“That was the continuous vision that propelled him to holiness,” said Zynda, who studied closely Blessed Romero’s spiritual journey for her own doctorate in systematic theology.
“He was an ordinary man with a very informed conscience,” she said, and “faithful within the disciplines and doctrines of the Church.”
According to Zynda, Romero would spend an hour in prayer in the early morning and prayed the Liturgy of the Hours throughout the day. He kept a Holy Hour, went to weekly confession, made a daylong retreat monthly and sought spiritual direction.
After his death, it was discovered that he kept a “discipline” — a self-flagellation tool — by his bedside drawer.
At the same time, Blessed Romero’s path to holiness included a lifelong battle with personality and mood disorders. Early on, a confessor told Blessed Romero he struggled with scrupulosity; a doctor later diagnosed him with what is today known as obsessive-compulsive personality disorder. OCD burdened him with “this tremendous amount of fear,” Zynda said, and gave him a nervous breakdown. Blessed Romero, however, eventually decided to seek psychoanalysis and long-term therapy, which deepened his personal intimacy with God.
Martyr’s Tipping Point
Blessed Romero’s pastoral concern for the poor began as bishop in the rural Diocese of Santiago de Maria, where he came face-to-face with their suffering, including the government-sanctioned violence that ravaged them. He would go identify the men and women murdered by El Salvador’s oligarchy, comfort the victims’ families and worked behind the scenes to ask the government to resolve human-rights abuses.
According to Thomas Kelly, a theology professor at Creighton University, Blessed Romero had been considered a safe choice for archbishop, who would not upset Church-state relations in El Salvador. But the murder of Blessed Romero’s friend Jesuit Father Rutilio Grande by a Salvadoran government death squad proved to be a turning point in his life, just weeks after his installation as the archbishop of San Salvador.
Father Rutilio, whose cause for sainthood is also open, took direction from the Second Vatican Council’s documents to become both “evangelizing and engaged in the social issues of the community,” according to Kelly. Father Rutilio had told the Salvadoran peasant families that their miseries were not the will of God, as they had long believed, but were caused by sin and injustice in members of society, and they could be the agents of change.
His martyred friend had given Archbishop Romero “a model for what a prophetic church person looks like.” Father Rutilio’s last words before a hail of bullets ripped into the car were said to be: “We must do what God wants.”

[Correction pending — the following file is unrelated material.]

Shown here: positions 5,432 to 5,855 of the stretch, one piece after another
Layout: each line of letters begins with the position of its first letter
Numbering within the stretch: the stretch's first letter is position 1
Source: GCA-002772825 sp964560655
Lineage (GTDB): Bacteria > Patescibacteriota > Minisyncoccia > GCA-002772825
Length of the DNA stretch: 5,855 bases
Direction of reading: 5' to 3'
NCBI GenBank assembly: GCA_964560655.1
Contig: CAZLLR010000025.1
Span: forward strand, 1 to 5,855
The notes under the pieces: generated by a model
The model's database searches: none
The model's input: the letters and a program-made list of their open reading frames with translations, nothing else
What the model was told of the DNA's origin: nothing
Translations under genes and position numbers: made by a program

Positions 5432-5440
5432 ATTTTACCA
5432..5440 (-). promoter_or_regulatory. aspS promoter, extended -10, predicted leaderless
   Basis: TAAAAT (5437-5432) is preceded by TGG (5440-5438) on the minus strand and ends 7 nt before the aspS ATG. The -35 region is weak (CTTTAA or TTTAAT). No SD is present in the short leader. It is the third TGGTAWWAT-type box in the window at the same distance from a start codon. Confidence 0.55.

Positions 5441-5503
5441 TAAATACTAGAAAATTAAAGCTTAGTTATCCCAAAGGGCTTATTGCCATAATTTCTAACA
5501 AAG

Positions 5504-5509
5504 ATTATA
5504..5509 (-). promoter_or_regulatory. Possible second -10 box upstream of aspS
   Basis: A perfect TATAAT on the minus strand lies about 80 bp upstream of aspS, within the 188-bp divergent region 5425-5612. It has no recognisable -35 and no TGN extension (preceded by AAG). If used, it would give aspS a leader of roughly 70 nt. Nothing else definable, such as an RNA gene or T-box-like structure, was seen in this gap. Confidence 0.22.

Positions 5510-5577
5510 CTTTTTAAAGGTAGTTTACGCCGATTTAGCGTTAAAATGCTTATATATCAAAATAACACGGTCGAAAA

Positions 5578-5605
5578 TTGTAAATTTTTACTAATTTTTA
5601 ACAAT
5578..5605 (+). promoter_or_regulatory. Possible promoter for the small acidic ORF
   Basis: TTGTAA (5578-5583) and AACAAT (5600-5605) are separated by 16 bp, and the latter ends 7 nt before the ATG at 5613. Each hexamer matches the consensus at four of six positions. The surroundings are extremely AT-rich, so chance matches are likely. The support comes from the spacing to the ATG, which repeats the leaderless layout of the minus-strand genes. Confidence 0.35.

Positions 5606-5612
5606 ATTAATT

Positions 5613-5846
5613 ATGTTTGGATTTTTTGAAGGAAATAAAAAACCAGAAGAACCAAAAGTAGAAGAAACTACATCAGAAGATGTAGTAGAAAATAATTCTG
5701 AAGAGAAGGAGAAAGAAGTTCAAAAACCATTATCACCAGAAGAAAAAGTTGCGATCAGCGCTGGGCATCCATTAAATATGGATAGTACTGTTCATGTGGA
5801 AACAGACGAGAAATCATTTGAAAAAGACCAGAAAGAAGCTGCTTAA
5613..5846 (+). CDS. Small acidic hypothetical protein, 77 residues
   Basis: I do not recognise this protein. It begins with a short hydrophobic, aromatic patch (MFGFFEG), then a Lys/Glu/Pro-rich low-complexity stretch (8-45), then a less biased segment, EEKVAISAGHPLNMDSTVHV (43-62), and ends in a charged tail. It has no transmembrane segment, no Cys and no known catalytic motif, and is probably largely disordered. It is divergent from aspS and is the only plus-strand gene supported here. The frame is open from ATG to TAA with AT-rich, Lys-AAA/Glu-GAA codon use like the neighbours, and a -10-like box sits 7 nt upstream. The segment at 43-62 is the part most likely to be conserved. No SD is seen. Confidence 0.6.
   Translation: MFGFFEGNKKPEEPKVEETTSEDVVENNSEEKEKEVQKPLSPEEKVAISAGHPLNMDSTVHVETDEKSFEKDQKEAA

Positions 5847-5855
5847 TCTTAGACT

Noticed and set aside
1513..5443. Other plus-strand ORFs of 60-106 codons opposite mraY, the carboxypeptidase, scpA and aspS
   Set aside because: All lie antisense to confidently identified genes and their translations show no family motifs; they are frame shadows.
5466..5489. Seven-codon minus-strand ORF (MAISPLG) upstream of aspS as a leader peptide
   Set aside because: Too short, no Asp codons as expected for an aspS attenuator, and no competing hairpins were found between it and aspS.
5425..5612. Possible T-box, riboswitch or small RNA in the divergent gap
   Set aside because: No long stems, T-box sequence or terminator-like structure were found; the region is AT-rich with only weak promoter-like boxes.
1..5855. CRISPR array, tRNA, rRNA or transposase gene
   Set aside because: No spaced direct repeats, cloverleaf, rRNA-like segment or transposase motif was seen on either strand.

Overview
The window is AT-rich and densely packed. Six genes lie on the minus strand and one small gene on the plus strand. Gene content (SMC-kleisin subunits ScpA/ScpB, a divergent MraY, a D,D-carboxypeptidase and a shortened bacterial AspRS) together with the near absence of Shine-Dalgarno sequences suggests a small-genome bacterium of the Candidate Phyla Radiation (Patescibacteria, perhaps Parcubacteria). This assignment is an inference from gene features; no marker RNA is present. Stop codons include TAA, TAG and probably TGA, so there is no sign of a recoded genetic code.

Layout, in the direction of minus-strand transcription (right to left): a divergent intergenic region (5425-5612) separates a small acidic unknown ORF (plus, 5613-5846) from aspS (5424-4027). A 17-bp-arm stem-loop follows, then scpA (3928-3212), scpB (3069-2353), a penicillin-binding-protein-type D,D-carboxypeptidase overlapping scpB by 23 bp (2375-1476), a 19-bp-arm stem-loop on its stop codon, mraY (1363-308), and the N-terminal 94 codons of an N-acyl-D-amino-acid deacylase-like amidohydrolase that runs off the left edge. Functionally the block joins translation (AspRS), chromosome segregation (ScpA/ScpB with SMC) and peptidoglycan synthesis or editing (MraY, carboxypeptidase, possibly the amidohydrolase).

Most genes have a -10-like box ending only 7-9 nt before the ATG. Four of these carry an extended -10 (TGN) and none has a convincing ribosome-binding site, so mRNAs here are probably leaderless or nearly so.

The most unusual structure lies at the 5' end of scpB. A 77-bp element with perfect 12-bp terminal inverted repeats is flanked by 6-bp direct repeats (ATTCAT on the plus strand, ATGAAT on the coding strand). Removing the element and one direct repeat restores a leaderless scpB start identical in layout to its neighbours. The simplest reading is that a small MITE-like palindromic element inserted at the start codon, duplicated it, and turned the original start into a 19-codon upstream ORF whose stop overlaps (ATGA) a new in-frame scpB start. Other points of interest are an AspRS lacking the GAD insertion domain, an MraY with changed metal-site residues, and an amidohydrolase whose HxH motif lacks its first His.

In his homily at the priest’s funeral Mass, Blessed Romero encouraged his priests to “embrace this precious inheritance” of Father Rutilio’s witness to the Gospel. Archbishop Romero knew that by using his pulpit to speak against the continuing injustices in El Salvador and the tyranny of the government and oligarchy, he risked his safety. But every Sunday in his homilies, Romero raised the plight of the “disappeared,” men and women whom the government or its allies abducted and secretly executed.
“I think Romero knew where this was going to end,” Kelly said.
Martyrdom Is for Everyone
As the real Blessed Romero becomes more known, so does his holiness as a model for ordinary men and women. Los Angeles Archbishop José Gomez in March 2015 said “the journey that Monseñor Romero made is the journey that every one of us is called to make as Christians.”
“Each one of us is called to follow Jesus in our own way and to reach out to our neighbors in need. Each one of us is called to seek the face of God — in the face of the poor, the immigrant, the prisoner, the sick, the hungry, the lonely.”
Roberto Morozzo della Rocca, a history professor at Roma Tre University in Rome, said that Blessed Romero’s martyrdom came from his obedience to God’s will for him in El Salvador, living in solidarity with the poor as their bishop, giving attention to their suffering, and being “the voice for those who had no voice.” Remaining faithful to his mission meant staying in El Salvador.
“Romero chose to remain [in El Salvador] not because he wanted to be a hero, but because he felt it was his responsibility to stay with his people,” he said.
Blessed Romero’s meditations, della Rocca added, also showed he viewed martyrdom as a calling for all Christians, by giving their total assent to God’s will in the ordinary course of their “simple normal lives,” such as the mother who makes sacrifices daily for her children.
For Romero, he said, martyrdom was not just for a few, but was a possibility “for all Christian people.”